Dalton in Whitfield County, Georgia — The American South (South Atlantic)
Delegate to Convention of Committees of New England Provinces, Providence, R. I., 1776; member Massachusetts House of Representatives, 1782-88: Speaker, 1784-85; U.S. Senator 1789-91; Surveyor, Port of Boston, 1814-17.
His grandson, Edward White, laid out the City of Dalton, Ga., donating land for a City park and church sites. The city was named in honor of Senator Dalton and his daughter Mary, mother of Capt. White.
Erected 1953 by Georgia Historical Commission. (Marker Number 155-29.)
Topics and series. This historical marker is listed in these topic lists: Government & Politics • War, US Revolutionary. In addition, it is included in the Georgia Historical Society series list. A significant historical year for this entry is 1755.
Location. 34° 46.33′ N, 84° 58.137′ W. Marker is in Dalton, Georgia, in Whitfield County. Marker is at the intersection of King Street and North Pentz Street, on Touch for map. Marker is at or near this postal address: King Street, Dalton GA 30720, United States of America. Touch for directions.
Other nearby markers. At least 8 other markers are within walking distance of this marker. Western and Atlantic Railroad Depot (about 500 feet away, measured in a direct line); William C. Martin House (about 700 feet away); George Whitefield (about 700 feet away); Our Textile Legacy (approx. 0.2 miles away); Welcome to Dalton! (approx. 0.2 miles away); The Huff House (approx. ¼ mile away); General Cleburne’s Proposal to Arm Slaves (approx. ¼ mile away); Carpet Technology (approx. ¼ mile away). Touch for a list and map of all markers in Dalton.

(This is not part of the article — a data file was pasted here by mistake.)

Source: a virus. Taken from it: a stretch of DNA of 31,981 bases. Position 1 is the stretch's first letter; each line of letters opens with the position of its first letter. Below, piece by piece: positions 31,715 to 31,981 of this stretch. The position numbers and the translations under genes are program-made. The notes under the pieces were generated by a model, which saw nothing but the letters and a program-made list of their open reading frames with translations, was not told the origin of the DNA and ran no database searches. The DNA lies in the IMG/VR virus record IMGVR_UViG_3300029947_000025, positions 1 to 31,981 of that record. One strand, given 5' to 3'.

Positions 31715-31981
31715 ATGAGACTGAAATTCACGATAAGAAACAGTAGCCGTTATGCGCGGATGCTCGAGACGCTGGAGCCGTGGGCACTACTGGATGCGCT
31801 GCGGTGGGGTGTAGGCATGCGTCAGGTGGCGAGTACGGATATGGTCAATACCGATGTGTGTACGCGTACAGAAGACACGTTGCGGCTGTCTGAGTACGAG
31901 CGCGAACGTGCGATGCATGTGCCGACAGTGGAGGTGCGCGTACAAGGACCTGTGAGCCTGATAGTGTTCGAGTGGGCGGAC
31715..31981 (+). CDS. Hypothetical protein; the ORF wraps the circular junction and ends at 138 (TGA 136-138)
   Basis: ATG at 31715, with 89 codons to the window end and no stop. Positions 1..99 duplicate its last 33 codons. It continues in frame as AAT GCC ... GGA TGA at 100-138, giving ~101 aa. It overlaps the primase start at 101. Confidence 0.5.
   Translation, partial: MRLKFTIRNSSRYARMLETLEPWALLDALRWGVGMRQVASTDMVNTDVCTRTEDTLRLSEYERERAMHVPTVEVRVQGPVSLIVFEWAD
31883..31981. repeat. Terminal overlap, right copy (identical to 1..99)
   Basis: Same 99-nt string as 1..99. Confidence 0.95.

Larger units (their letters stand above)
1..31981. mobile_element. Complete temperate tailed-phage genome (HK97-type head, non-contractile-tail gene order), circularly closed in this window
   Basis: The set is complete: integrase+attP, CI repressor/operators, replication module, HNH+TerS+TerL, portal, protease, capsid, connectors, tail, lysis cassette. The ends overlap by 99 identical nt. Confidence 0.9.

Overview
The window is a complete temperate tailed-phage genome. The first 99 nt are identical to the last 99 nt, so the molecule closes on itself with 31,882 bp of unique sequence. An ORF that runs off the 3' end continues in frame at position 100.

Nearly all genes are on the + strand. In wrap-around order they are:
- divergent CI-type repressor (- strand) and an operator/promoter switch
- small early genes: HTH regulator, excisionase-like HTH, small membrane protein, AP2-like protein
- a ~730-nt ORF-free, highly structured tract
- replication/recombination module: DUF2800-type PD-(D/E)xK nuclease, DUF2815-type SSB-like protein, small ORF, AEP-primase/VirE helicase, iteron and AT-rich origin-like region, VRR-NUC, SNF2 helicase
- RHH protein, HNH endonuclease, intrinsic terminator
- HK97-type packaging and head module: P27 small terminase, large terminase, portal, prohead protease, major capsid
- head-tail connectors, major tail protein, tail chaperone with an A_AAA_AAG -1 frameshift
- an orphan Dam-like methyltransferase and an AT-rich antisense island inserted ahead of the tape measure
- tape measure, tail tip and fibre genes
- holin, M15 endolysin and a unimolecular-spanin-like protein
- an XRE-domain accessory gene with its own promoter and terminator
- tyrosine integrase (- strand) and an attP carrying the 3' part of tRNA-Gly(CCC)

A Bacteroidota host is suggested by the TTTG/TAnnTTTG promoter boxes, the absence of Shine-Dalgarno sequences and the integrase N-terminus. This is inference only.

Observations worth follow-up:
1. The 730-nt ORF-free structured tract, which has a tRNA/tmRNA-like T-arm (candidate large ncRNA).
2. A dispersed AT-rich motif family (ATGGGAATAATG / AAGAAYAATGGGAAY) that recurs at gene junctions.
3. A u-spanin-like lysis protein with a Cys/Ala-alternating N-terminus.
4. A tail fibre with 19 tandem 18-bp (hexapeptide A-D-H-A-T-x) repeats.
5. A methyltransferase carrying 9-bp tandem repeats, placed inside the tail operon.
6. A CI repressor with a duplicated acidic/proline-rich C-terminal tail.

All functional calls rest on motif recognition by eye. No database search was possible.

Credits. This page was last revised on August 26, 2021. It was originally submitted on August 28, 2008, by David Seibert of Sandy Springs, Georgia. This page has been viewed 1,567 times since then and 56 times this year. Photos: 1. submitted on August 28, 2008, by David Seibert of Sandy Springs, Georgia. 2. submitted on August 26, 2021, by Darren Jefferson Clay of Duluth, Georgia. 3. submitted on October 9, 2020, by Allen C. Browne of Silver Spring, Maryland. • Craig Swain was the editor who published this page.